On Thursday, O.J. Simpson was granted parole, allowing him to be a free man after serving nine years of his 33-year prison sentence, which he'd been given in 2008 after being convicted of robbery and kidnapping. As with Simpson's 1995 double murder trial, his parole hearing was a highly-anticipated event that drew significant public interest, and yet one tweet about Simpson's release sums up why the attention around the former football player's incarceration status may be misplaced.
"We are dialed in for OJ's legal outcome, but the general public didn't pay any real attention to Sandra Bland or Philando Castile verdicts," wrote sports journalist and FanSided founder Adam Best on Twitter.
Bland was a black woman who died in police custody in 2015, while Castile was shot and killed by a police officer during a traffic stop the year later. Both Bland and Castile died under disputed circumstances, and although both of their families eventually reached settlements in wrongful death lawsuits, the officer who killed Castile was acquitted of all charges, and there were no indictments in the Bland case at all.
But Best is drawing attention to a different fact, which is that neither the Bland nor the Castile cases attracted nearly as much as public attention as Simpson's ongoing legal woes. This is despite the fact that, much like Simpson's high-profile double murder trial in 1994-95, the Bland and Castile cases were intertwined with larger and highly pertinent issues of race and police brutality in American culture.
This touches on two elements that are inseparable from Simpsons' trials: fame and race.
It's easy to forget that before he was charged with double murder, Simpson was a beloved, world-famous celebrity. This was initially thanks to his football career, but he later branched out as spokesperson and actor, most notably in the Naked Gun films. This is one big reason (though certainly not the only reason) why his 1994-95 trial drew such massive, unprecedented public attention, and why his parole hearing on Thursday, too, was such a highly-anticipated news event.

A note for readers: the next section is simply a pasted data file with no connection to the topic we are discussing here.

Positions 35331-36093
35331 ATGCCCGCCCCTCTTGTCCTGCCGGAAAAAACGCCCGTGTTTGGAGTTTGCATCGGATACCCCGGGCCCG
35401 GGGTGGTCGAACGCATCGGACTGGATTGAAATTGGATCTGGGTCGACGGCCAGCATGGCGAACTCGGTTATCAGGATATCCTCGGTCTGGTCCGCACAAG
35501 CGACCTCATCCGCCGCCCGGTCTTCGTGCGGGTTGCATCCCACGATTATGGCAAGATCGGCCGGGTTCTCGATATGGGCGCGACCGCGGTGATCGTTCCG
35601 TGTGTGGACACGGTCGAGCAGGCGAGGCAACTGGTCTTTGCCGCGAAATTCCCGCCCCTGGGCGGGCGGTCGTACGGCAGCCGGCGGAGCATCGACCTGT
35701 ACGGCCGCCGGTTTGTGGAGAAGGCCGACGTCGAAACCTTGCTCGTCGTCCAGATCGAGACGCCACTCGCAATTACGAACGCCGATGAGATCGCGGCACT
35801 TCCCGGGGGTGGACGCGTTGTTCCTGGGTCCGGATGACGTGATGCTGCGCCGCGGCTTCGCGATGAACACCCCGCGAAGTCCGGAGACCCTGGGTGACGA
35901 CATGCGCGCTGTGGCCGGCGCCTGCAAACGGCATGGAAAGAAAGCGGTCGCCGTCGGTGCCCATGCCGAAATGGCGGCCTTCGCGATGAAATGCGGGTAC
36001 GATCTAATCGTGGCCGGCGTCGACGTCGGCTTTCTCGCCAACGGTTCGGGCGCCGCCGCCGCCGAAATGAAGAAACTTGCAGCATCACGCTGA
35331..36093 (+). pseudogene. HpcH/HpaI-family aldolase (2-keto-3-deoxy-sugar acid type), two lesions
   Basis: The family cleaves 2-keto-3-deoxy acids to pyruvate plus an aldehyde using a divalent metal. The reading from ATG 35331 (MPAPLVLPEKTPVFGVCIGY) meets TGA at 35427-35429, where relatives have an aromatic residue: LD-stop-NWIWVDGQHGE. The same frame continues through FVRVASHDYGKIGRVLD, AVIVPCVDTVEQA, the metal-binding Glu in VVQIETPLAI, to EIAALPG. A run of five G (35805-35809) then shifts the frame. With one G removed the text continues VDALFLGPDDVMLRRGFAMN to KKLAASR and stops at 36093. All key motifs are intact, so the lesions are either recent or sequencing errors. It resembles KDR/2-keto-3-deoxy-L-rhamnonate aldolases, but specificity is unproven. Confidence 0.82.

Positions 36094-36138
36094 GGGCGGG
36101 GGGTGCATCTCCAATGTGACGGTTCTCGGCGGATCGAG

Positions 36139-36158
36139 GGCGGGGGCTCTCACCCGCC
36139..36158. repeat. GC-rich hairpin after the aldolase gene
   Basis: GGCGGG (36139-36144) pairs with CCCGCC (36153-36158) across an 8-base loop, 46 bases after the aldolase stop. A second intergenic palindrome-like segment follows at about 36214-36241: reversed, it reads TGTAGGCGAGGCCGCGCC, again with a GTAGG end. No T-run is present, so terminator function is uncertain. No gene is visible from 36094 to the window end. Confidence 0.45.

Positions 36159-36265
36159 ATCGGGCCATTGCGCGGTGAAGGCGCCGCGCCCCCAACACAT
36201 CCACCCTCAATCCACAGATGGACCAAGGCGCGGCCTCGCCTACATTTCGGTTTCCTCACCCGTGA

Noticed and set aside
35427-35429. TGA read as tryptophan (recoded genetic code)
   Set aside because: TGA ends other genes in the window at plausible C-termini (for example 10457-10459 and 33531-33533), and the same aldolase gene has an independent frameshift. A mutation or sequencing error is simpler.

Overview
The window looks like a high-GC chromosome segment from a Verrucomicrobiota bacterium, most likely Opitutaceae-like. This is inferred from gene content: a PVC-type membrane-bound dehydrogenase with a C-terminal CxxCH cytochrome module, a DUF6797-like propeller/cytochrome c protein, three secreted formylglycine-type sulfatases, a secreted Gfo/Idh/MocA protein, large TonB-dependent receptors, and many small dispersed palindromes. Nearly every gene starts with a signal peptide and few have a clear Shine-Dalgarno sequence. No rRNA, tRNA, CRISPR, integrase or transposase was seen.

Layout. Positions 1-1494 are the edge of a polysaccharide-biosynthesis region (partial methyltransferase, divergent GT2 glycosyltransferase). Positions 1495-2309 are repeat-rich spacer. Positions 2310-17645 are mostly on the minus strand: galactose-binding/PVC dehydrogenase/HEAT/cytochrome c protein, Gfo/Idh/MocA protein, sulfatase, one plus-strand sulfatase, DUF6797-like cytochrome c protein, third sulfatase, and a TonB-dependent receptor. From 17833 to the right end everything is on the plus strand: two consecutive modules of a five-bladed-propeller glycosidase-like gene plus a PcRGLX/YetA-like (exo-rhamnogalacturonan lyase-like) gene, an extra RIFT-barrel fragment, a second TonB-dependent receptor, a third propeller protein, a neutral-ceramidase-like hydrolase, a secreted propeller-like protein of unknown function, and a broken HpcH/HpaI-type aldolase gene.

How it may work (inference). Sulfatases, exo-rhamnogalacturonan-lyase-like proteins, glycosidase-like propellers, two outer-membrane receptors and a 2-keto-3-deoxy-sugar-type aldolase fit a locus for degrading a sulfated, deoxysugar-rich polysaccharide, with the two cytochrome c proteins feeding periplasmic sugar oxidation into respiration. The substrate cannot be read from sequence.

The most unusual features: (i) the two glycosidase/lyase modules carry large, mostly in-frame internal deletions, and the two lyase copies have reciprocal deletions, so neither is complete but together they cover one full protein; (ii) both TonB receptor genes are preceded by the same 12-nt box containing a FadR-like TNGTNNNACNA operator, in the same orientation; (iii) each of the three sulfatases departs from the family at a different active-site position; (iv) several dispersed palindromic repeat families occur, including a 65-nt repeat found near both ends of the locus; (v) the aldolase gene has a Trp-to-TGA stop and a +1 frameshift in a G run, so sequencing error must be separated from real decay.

Race is also a salient aspect to all of this. The Academy Award-nominated ESPN documentary O.J. Simpson: Made In America did an excellent job of analyzing how existing racial tensions in 1990s America played out on a public stage during Simpson's murder trial, and as Best points out, there are shades of that same dynamic in Simpson's more recent legal woes.
The deaths of Bland and Castile did draw some media attention, but not nearly as much as the death Simpson's wife, Nicole Brown. The same goes for the subsequent legal developments: Simpson's trial dominated headlines and airwaves for over a year, while the lack of indictment in Bland's case, for instance, appeared and disappeared from the news rather quickly.
In other words, the murder of a white woman captivated the country's attention for a year, while deaths of a black man and black woman at the hands of the police — as well as many other high-profile incidents of fatal racial policing — did not. Although many people surely weren't thinking about it this explicitly as they absorbed the details of both cases, it is an indisputable fact, and one that some people have found disturbing.
Given that Simpson has been a fixture of American life for so long, and in so many wildly different capacities, it's likely that his trials and tribulations will always be subject to intense public scrutiny. But it's important to keep in mind that the attention he receives stems not just from the crimes he's allegedly committed, but by larger societal issues of race and fame that are forever intertwined with his story.